How to achieve green Bitcoin

How to achieve green Bitcoin: Energy consumption & environmental sustainability at CoinGeek New York

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One of the key focuses of using the BSV blockchain is environmental sustainability. If we can massively increase the number of transactions Bitcoin is capable of per second while keeping the energy usage in check, then Bitcoin can become the world’s greenest technology.

On Day 2 of CoinGeek New York, movie star and environmental activist Adrian Grenier joined Lars Jorgensen of TAAL Distributed Information Technologies Inc. (CSE:TAAL | FWB:9SQ1 | OTC: TAALF), Dave Perrill of Compute North, Hassan “Hash” Qureshi of MNP, Steve Shadders of nChain, and Dr. Dhirendra Shukla of Gray Wolf Analytics for a panel moderated by Sean Griffin, the Director of Communications & Corporate Development at nChain for a discussion on how to achieve green Bitcoin.

A brief introduction to the panelists

First, let’s briefly cover who the panelists are and why they’re interested in BSV and blockchain technology, and specifically how it can help with environmental sustainability.

  • Adrian Grenier needs no introduction to fans of movies and those who move in environmental circles. The star of the hit Netflix series Clickbait and the popular series Entourage introduced himself by explaining his passion for creating hyper-local, sustainable communities and businesses. It’s a theme he hit on multiple times throughout the panel, explaining why these tents are crucial to environmental sustainability.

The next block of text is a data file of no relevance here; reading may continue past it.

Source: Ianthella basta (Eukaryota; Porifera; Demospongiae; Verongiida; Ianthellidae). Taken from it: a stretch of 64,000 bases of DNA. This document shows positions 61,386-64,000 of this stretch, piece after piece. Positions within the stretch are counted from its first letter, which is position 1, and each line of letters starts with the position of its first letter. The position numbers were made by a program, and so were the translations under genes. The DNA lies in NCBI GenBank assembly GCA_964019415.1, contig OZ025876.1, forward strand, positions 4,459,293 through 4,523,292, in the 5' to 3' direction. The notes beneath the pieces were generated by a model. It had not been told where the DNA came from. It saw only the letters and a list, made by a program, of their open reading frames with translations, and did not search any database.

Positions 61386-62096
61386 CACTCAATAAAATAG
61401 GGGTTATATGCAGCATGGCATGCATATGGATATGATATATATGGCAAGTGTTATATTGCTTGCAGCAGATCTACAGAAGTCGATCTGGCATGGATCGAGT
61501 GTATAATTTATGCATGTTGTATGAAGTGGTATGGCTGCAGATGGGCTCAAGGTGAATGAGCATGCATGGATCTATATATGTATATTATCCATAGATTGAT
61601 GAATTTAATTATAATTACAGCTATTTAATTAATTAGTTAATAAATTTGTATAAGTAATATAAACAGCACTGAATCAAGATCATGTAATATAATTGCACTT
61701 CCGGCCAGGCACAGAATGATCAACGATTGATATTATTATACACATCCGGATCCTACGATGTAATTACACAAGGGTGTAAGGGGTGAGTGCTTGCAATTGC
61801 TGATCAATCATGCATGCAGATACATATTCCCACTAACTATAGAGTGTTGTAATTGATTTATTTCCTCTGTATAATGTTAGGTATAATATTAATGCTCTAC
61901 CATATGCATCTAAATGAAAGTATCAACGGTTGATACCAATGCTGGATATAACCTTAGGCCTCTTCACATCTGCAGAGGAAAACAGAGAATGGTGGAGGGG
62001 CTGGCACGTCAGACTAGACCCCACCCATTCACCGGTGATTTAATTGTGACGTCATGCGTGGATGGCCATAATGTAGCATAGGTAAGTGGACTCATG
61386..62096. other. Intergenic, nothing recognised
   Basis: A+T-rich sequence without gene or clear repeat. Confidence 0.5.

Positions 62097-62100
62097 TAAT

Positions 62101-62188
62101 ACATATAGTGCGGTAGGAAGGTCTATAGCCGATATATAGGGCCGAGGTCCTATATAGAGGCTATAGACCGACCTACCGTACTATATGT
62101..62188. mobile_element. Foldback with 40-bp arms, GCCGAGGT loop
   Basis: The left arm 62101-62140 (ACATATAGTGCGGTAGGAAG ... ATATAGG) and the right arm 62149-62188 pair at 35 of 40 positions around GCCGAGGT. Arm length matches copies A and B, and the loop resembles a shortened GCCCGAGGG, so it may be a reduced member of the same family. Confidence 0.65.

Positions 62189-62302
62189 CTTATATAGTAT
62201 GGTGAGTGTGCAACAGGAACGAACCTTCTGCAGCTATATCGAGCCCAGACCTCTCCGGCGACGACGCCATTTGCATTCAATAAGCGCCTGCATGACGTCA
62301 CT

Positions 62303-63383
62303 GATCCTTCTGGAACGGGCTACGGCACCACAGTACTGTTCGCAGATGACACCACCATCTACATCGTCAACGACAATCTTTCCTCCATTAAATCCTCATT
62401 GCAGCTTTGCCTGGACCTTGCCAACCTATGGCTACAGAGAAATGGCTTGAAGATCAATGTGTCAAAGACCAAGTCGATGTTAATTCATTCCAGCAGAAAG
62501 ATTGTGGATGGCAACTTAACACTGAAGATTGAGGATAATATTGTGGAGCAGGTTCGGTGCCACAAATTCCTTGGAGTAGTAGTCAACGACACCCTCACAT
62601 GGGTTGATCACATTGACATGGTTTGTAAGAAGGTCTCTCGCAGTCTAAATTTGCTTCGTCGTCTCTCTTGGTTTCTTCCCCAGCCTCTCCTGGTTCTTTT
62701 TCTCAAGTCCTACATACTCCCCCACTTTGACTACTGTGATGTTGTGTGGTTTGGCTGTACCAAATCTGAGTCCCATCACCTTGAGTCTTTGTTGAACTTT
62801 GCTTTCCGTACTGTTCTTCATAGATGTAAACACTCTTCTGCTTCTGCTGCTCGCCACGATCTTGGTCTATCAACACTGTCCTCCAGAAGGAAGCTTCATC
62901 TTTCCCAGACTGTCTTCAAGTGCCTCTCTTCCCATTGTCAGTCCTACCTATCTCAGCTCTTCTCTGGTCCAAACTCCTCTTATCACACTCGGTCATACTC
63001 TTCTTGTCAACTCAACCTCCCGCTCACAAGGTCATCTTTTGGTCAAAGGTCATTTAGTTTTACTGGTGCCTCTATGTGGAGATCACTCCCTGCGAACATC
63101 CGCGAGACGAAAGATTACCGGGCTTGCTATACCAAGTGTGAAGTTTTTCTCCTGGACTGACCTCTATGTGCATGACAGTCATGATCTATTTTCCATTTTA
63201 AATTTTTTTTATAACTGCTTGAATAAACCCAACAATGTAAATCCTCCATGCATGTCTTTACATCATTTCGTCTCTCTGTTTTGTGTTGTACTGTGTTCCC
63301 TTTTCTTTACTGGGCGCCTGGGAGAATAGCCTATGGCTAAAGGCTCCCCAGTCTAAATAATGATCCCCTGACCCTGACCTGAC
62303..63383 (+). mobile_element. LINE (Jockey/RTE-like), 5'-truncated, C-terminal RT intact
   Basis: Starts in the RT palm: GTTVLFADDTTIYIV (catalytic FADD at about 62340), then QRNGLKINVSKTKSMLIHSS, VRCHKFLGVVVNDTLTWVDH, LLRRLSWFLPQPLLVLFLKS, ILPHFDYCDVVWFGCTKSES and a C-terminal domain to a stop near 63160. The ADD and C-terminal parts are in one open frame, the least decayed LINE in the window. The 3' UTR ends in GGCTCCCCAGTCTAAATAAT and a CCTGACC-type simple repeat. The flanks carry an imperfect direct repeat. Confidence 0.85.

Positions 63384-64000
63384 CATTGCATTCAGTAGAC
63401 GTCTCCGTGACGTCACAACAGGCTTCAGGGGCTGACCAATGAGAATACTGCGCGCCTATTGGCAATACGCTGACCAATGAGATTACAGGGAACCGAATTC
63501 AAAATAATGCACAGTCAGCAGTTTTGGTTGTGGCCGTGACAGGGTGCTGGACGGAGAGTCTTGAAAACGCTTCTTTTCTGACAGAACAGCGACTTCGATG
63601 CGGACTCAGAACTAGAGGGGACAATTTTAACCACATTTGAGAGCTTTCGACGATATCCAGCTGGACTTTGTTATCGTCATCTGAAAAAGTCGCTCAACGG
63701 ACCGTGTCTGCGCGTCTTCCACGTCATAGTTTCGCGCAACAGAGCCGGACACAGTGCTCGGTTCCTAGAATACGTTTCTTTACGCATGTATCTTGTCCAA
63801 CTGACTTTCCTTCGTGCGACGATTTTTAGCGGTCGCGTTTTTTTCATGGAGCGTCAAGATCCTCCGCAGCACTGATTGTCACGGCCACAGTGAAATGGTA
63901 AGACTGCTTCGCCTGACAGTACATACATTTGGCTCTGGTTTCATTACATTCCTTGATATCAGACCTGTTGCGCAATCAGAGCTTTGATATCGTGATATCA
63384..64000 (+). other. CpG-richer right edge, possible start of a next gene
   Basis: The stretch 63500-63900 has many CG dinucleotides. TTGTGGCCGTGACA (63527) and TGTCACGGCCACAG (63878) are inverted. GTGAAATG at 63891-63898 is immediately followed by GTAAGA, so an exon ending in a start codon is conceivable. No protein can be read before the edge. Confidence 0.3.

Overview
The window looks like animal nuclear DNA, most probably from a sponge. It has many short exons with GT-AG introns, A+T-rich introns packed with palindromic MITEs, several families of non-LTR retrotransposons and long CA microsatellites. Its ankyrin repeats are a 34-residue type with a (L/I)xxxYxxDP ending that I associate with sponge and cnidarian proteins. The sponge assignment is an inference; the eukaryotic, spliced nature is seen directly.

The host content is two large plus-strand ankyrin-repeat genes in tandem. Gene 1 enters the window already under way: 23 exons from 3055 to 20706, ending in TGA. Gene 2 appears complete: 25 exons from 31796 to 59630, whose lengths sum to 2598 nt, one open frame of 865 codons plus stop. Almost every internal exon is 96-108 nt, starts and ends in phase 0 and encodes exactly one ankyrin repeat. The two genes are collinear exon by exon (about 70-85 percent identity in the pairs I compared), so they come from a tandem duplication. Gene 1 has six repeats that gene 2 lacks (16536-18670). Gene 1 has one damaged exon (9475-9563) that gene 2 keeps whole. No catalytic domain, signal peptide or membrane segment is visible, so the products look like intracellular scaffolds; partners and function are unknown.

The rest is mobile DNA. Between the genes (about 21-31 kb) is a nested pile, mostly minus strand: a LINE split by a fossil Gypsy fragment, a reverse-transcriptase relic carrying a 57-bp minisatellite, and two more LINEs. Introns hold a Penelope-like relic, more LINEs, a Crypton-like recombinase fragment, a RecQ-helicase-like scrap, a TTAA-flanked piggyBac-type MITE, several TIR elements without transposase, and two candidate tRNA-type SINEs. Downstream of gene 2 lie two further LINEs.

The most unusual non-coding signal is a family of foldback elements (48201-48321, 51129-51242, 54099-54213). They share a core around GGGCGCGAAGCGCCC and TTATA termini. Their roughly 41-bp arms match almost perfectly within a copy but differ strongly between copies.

• Dr. Dhirendra Shukla opened with some insights on the mindset changes required to attain goals related to sustainability. He spoke of his engagement with communities and his efforts to raise awareness of how they could not only help make the world a more sustainable place but how they could ultimately empower themselves and gain more control over their lives and local infrastructure in the process.
  • Hassan “Hash” Qureshi opened by noting how he’s seeing an increasing number of questions about ESG from clients. This is particularly pronounced in the corporate sector and among publicly traded companies working towards ESG as part of a branding process as well as out of genuine concern from their consumers.
  • Lars Jorgensen of TAAL highlighted how miners need to play a role in environmental sustainability in BSV. He mentioned regularly upgrading systems, innovating and creating new, more energy-efficient hardware, increasing the longevity of hardware, and more.